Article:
This study assessed the intrapersonal and interpersonal functioning of a three-couple expedition group that included a 2 1/2-year-old child which was ice-locked on a boat in the High Arctic during a major portion of the expedition. Personality assessment indicated that team members were generally well adjusted, scoring relatively higher on well-being and achievement and relatively lower on stress reactivity. Weekly mood ratings showed that the group exhibited significantly higher positive than negative affect. Reported negative events were relatively most frequent at the beginning of the Arctic stay and toward the end of the darkness period and were lowest during the initial darkness interval. The period of darkness had both a salutary and negative impact. A highly important means of coping with stress was seeking emotional support from one's partner. Selection of couples with strong bonds with their partner appears to be one viable approach for crew selection for long-duration missions.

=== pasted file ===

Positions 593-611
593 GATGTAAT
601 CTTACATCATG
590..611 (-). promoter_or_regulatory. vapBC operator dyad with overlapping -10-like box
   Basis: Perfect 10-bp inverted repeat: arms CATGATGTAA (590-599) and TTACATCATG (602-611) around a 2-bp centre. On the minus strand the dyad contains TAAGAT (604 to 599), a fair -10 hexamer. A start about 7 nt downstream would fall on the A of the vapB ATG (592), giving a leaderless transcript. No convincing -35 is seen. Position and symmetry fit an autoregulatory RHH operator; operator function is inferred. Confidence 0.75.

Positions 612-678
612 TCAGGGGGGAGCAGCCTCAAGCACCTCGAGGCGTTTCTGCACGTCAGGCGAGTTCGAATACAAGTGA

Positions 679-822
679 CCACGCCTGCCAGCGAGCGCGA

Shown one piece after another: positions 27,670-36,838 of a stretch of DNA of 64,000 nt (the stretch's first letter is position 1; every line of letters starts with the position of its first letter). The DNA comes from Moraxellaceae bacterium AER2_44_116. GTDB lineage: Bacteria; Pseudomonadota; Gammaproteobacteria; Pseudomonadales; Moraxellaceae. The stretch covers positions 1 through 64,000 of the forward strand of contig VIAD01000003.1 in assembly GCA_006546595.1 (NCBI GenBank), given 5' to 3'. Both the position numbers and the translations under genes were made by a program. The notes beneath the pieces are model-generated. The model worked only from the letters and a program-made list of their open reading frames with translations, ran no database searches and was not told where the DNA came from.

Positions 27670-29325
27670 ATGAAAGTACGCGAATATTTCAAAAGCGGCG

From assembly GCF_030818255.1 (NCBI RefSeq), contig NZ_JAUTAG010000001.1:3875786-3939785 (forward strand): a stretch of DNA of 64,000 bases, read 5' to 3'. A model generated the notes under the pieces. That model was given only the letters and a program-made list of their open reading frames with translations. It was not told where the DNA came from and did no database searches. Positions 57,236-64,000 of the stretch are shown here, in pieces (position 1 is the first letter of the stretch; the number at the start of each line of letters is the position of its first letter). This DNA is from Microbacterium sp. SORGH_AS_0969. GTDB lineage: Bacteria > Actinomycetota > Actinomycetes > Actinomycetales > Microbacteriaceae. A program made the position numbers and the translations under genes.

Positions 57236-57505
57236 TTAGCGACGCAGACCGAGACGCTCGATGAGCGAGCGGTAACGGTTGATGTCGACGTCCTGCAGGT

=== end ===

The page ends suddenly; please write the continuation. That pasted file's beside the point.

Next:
The 520-day experimental simulation of an exploration mission provided an opportunity to apply content analysis for studying the patterns of crew--Control center (CC) communication impeded by lag times. The period of high autonomy was featured by drastic reduction of the number of crew questions and requests which was judged as a marker of adaptation to the simulated space mission environment. The "key" events in the experiment changed the content of crew messages radically attesting to misperception of time, emotional involvement, want of CC feedback and draining out negative emotions. After the period of high autonomy with full loss of communication with controllers the traffic of crew messages onto the outside was noted to become very light which could also point to temporal changes in the communication style developed in the conditions of isolation and autonomous existence.